While the economy and the War take the top spots for American voters’ concerns in the 2008 election season, there’s a topic that touches every citizen that is getting short-shrift: science, and its relationships to health.
85% of Americans want a Presidential debate on the role of science in meeting the nation’s major challenges, according to a poll by Research!America and ScienceDebate2008.com. This is an area with no Democrat/Republican gap. A majority of people want to know how science would inform the Presidential candidates’ policy making.
Those “major challenges” that science could impact include health care, energy, education, national security, global competition, poverty and climate change.
Two in 3 Americans believe scientific research has contributed to their quality of life today, and even more — 72% — foresee that science will positively impact the future. Health care is the #1 area where science will improve quality of life, according to the poll.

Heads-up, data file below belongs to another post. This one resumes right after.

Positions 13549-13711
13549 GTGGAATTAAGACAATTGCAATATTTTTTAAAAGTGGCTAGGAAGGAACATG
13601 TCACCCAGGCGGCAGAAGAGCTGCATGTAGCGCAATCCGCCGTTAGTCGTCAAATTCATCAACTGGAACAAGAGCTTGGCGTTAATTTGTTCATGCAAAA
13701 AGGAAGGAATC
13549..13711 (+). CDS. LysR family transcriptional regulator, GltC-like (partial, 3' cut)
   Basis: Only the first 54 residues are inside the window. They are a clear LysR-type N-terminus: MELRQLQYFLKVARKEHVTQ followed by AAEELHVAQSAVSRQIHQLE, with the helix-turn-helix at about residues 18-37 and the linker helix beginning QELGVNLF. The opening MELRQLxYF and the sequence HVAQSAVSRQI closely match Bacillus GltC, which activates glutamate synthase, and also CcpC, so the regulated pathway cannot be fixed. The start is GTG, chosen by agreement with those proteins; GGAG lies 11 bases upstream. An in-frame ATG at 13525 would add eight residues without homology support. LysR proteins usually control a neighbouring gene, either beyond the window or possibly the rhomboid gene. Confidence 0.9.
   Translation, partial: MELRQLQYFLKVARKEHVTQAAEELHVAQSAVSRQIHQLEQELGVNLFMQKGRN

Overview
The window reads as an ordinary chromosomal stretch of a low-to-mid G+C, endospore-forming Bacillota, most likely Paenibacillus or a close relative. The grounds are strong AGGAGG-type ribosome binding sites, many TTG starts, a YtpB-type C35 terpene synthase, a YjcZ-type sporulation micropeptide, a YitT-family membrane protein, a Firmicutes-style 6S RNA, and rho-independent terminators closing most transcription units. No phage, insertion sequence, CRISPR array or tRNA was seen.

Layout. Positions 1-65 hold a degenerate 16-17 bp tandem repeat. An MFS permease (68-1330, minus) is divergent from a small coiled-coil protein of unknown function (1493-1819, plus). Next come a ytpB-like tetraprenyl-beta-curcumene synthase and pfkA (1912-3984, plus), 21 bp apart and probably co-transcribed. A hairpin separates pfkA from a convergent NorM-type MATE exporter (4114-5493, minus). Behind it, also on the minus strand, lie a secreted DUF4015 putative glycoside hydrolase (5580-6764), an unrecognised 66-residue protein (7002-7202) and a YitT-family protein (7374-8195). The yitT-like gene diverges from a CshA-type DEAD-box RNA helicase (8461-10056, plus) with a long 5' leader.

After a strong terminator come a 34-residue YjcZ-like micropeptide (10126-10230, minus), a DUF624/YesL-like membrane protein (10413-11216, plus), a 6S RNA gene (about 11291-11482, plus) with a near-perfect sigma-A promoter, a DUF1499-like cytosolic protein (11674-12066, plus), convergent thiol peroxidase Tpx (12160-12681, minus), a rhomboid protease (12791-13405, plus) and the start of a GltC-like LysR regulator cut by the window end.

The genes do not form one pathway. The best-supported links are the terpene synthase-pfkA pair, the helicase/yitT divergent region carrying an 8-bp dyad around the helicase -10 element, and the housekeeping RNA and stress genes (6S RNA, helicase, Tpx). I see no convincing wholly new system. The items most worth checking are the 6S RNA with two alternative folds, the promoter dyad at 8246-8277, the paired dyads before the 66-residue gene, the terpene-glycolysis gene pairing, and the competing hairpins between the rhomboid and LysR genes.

On the methodology points: the poll was conducted by Harris Interactive in early May 2008 among 1,003 adults age 18 and over.
Health Populi’s Hot Points: According to Craig Barrett, Chairman of Intel and a partner in Research!America, “This is not a niche debate. Without the best education system and aggressive investments in basic research and development we will become a second rate economic power.”
Research!America comprises some 500 science-based organizations, ranging from academic medical centers (such as Harvard, Hopkins and Mayo), business (with bedfellows like including UnitedHealth, Big Pharma companies, and the ONE campaign), not-for-profits (the AARP, amFAR, and NORD, among others), professional societies, state and local governments, and foundations.
Clearly the issue of science, and science funding, is all about Us.